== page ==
Business confidence fell among Japan’s biggest manufacturers for a third straight quarter, a closely watched survey showed yesterday, defying analysts’ expectations for a rise in sentiment.
The Bank of Japan’s Tankan survey showed major manufacturers are far more optimistic than during the darkest days of the COVID-19 pandemic.
However, inflation, including rising energy prices fueled by the war in Ukraine, has weighed on business confidence this year, analysts said.
The quarterly survey, seen as the broadest indicator of the situation for Japanese businesses, showed confidence among major manufacturers at plus eight, down slightly from the previous reading of plus nine.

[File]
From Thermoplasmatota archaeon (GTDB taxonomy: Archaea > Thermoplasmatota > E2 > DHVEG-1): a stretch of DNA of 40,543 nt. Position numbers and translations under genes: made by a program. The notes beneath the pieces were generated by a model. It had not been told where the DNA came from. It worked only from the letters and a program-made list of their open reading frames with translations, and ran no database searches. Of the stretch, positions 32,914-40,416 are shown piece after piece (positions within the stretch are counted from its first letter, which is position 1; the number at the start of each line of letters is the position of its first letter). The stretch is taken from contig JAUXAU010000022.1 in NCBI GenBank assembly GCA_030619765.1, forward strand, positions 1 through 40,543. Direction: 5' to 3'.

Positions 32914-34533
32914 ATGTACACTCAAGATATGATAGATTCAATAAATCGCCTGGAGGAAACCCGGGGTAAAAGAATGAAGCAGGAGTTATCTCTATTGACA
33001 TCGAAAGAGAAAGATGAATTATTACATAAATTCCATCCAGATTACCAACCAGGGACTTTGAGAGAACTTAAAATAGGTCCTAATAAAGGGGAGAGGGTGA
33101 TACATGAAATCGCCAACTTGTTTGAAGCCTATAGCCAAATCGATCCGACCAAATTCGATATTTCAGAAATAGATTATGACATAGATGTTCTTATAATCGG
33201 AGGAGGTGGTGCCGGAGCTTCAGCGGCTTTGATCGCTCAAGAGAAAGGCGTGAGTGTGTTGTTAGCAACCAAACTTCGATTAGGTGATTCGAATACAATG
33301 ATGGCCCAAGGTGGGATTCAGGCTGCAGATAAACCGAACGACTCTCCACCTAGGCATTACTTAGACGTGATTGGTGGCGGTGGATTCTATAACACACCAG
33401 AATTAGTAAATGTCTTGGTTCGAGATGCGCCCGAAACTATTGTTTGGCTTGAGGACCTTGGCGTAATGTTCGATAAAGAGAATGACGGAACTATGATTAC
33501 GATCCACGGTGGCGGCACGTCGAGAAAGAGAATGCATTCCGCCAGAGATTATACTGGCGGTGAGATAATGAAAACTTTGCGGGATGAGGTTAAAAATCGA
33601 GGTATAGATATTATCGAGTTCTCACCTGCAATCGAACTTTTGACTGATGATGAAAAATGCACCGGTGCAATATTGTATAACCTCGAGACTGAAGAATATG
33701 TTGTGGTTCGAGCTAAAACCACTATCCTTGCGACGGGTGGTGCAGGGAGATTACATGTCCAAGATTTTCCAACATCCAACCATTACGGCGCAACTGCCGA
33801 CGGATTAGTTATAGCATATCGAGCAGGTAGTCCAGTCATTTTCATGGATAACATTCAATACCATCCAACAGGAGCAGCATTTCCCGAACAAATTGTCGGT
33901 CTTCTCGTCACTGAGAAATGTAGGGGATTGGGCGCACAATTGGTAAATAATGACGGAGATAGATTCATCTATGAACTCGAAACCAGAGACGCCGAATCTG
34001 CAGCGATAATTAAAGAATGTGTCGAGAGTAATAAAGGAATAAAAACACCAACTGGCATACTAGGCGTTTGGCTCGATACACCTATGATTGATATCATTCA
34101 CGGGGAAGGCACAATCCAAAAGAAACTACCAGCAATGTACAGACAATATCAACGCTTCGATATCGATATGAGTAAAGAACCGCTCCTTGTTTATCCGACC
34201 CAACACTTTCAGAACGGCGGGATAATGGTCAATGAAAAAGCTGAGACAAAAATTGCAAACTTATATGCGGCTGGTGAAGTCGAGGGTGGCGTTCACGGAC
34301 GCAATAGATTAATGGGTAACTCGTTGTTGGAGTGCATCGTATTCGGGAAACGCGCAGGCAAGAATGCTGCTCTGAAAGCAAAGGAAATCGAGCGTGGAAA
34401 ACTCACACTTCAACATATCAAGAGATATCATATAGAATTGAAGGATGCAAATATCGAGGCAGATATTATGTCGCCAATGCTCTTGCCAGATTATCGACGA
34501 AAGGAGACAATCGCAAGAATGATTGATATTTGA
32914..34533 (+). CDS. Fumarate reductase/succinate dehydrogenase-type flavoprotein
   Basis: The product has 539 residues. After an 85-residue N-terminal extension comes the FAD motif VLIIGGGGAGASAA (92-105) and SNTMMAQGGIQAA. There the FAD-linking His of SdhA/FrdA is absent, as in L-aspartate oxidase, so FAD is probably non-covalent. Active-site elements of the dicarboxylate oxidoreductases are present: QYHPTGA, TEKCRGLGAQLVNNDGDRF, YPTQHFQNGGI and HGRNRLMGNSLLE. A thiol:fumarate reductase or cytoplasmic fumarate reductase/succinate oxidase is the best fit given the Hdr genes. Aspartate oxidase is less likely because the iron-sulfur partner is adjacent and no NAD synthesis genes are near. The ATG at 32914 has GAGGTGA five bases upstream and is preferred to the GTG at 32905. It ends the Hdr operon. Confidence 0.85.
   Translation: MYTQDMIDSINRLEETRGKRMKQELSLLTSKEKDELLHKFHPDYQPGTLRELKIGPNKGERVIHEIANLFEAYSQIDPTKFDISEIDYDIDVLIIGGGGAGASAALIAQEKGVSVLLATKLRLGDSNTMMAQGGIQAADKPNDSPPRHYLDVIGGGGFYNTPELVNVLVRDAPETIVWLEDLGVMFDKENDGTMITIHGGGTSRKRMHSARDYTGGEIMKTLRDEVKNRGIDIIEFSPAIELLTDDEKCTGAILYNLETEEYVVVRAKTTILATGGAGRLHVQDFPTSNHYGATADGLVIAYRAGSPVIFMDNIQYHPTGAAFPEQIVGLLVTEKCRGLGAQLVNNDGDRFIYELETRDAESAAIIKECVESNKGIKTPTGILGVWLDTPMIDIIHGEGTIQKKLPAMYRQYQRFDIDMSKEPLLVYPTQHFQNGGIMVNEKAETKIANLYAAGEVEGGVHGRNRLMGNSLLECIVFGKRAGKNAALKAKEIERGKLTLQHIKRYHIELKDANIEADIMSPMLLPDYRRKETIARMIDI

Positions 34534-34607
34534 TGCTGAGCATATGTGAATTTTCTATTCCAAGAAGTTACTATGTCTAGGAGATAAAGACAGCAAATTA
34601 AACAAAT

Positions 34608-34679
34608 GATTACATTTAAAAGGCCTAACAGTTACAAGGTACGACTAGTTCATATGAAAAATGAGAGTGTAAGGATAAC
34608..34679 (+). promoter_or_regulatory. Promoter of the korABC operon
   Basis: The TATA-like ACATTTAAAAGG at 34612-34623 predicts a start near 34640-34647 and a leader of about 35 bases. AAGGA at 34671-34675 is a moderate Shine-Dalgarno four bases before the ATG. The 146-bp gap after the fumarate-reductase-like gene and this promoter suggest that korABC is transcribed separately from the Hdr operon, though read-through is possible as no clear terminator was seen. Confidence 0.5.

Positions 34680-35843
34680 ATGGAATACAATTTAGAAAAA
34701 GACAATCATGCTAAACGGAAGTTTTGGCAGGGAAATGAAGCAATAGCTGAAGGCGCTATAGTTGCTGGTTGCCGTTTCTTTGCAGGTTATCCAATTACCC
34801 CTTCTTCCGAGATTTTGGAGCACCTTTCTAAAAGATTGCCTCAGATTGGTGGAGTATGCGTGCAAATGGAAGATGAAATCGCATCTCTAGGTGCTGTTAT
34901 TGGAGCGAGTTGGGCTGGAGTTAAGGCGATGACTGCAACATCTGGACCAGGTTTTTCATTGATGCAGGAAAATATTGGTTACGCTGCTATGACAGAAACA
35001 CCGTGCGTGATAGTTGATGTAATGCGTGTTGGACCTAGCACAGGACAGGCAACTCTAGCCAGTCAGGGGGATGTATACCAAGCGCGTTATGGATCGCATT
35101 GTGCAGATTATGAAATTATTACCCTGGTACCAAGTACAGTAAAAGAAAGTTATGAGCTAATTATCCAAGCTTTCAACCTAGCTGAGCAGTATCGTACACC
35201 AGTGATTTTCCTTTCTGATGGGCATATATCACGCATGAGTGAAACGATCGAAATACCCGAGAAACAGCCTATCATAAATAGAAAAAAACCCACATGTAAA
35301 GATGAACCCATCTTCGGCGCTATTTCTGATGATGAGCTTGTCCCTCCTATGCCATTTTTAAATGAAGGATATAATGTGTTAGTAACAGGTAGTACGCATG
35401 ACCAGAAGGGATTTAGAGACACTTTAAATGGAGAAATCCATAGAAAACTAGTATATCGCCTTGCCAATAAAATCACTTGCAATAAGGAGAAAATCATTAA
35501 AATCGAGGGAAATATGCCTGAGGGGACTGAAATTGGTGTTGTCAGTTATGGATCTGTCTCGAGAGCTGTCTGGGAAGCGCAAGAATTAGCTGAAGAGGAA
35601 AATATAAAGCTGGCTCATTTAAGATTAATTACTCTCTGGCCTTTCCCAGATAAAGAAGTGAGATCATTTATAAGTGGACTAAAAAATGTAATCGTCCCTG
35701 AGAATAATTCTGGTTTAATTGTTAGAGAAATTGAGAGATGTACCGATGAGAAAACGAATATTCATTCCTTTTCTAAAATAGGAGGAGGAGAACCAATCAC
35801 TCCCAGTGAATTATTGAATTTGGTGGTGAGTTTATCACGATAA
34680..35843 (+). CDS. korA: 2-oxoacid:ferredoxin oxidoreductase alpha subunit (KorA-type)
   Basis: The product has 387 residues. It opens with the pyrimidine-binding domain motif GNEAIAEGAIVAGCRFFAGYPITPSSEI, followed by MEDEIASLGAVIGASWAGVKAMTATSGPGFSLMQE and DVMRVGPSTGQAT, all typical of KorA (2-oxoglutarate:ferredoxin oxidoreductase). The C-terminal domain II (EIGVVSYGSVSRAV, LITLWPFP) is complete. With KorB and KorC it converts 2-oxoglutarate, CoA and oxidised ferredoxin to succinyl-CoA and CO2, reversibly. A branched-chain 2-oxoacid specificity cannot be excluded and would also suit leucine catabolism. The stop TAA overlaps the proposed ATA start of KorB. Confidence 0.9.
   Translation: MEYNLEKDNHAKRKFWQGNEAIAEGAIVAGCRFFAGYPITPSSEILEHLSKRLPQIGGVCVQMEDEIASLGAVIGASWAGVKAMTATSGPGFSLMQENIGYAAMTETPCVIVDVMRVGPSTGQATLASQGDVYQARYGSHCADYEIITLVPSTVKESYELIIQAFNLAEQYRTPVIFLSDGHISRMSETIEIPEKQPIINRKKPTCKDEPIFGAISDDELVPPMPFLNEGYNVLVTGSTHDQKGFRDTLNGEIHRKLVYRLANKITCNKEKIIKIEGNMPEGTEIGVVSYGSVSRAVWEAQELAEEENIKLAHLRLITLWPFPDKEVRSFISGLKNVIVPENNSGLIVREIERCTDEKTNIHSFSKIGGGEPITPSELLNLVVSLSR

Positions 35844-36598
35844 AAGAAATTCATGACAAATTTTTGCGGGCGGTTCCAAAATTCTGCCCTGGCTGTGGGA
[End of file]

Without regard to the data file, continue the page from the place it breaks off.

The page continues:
A positive number means that more manufacturers consider the trade conditions favorable than those who consider them unfavorable.
The reading has been falling since April after nearly two years of improving sentiment, which plunged to minus-34 in June 2020 as COVID-19 restrictions hit the economy.
“While soaring material and energy prices continued to weigh on the business climate, a reduction in the supply crisis due to the lifting of Shanghai’s lockdowns would provide a boost,” said NLI Research Senior Economist Tsuyoshi Ueno yesterday ahead of the survey’s release.
Among large non-manufacturers, business confidence improved slightly to 14 from a previous reading of 13, the Tankan showed.
Inflation in Japan hit a seven-year high of 2.8% in August for non-fresh food items, although the figure is much lower than in many other countries.
The yen also hit a 24-year low against the US dollar in recent weeks, prompting intervention last month from the government, which is also preparing another round of stimulus to boost the world’s third-largest economy.
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